Six thousand-year-old tombs found in northwest Argentina
Radio Cadena Agramonte reports that 12 graves dated between 6,000 and 1,300 years ago were unearthed in northwestern Argentina by a team of researchers from the University of Buenos Aires–National Scientific and Technical Research Council (CONICET), during investigations over the past 15 years.
According to the source, most were found fortuitously by residents of the area who, upon finding the remains, alerted the archaeological team that has been studying pre-Hispanic burial practices in northwestern Argentina for years.
The doctor in Archeology, Leticia Cortés, a specialist in burial methodologies in pre-Hispanic populations that inhabited the Valle del Cajón area, explained that when these practices are compared with current ones, they may seem strange.
“Knowing these customs, we can reconstruct the cultural practices of the past and put into perspective our own traditions, which are part of a cultural construction,” said Cortés, a researcher at the Institute of Cultures.
The search of this type began more than 15 years ago, with a research team dependent on the National Council for Scientific and Technical Research, led by María Cristina Scattolin and dedicated to excavation and analysis tasks in the town of Valle del Cajón.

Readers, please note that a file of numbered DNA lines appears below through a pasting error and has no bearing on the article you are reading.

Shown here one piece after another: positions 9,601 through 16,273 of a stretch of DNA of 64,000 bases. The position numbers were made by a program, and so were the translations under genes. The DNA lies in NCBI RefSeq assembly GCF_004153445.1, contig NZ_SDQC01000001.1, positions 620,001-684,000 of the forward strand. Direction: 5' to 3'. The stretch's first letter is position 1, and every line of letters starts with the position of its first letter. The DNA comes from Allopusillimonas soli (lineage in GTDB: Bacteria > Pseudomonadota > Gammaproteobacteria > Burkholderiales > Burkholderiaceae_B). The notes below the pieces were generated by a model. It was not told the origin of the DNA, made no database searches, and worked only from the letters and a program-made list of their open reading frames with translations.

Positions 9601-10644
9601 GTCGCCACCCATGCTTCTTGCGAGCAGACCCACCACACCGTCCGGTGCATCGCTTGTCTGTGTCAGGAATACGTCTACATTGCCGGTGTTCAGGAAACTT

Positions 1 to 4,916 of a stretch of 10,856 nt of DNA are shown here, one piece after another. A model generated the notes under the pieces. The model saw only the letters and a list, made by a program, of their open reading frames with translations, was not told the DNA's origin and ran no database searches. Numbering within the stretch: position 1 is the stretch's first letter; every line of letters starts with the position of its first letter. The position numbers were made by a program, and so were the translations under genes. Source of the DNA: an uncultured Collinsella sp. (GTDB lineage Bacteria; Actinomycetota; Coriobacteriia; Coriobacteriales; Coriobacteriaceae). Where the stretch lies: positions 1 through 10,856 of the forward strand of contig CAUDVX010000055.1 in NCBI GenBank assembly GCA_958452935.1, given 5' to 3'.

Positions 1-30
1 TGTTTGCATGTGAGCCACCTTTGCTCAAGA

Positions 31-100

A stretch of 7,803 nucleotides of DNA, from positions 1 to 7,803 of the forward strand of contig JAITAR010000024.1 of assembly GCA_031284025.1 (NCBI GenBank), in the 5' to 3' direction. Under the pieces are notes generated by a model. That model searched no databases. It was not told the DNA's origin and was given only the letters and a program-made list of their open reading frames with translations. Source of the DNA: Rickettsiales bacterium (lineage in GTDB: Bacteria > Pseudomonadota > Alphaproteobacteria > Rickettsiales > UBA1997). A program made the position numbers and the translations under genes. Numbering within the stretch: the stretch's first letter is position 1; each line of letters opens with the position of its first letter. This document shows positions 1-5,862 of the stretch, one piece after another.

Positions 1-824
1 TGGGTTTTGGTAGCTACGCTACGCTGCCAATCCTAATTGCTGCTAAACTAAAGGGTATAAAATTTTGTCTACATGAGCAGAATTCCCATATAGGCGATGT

This practice of burials before the arrival of the Spanish was far from what is customary today on the basis of the Judeo-Christian model.
Cortés pointed out that this type of find usually occurs after the rainy season, in summer, which is uncovered and the bones are exposed.
“There was a great variability of burial methods, in individual or collective graves, and also in the posture of the bodies.
Some are hyperflexed, like squatting, with the shoulders touching the knees, others extended and disjointed and mixed, ”explained the specialist.
Cortés pointed out that many times people lived with their dead on a daily basis, buried them in the same patio where they cooked, made pots or carved stones. It is an interesting thing to see the different conceptions that were had about life and death, he said.
According to archaeology, they continue working and have found necklaces and pendants that would be associated with the deceased, as non-transferable objects that are buried next to the body and remain there.